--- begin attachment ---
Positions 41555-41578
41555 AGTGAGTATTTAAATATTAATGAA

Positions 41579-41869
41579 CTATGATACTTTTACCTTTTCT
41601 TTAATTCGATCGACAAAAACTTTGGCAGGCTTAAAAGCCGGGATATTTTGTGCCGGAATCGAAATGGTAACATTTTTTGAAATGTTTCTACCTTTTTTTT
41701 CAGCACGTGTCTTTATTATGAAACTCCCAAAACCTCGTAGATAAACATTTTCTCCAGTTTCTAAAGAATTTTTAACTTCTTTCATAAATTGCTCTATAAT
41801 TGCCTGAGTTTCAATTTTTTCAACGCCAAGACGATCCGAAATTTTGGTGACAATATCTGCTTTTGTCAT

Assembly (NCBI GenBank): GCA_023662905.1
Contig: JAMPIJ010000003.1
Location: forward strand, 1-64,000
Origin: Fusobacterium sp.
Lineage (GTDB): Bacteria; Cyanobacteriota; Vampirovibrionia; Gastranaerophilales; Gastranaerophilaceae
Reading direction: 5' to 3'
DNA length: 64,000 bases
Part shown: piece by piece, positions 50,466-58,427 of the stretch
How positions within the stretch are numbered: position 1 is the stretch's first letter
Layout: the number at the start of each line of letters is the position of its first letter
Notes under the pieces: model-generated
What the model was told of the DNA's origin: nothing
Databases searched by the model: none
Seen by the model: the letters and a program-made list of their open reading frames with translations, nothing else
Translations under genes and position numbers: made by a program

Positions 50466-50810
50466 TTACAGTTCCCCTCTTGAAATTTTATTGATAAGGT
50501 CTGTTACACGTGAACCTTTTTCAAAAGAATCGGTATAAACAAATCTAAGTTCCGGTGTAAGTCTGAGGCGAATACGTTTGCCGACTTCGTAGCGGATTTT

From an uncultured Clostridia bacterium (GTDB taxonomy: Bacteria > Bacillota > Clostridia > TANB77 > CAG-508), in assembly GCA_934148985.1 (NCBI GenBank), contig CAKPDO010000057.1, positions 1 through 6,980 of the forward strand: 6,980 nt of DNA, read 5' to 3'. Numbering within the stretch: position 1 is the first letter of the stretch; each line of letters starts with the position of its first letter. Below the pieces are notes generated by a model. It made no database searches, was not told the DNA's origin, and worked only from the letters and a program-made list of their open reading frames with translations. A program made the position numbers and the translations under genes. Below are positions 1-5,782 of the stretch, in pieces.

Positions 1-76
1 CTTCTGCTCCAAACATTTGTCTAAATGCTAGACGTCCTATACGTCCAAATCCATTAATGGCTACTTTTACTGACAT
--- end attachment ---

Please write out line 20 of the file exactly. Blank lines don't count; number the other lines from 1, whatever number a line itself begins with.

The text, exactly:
Databases searched by the model: none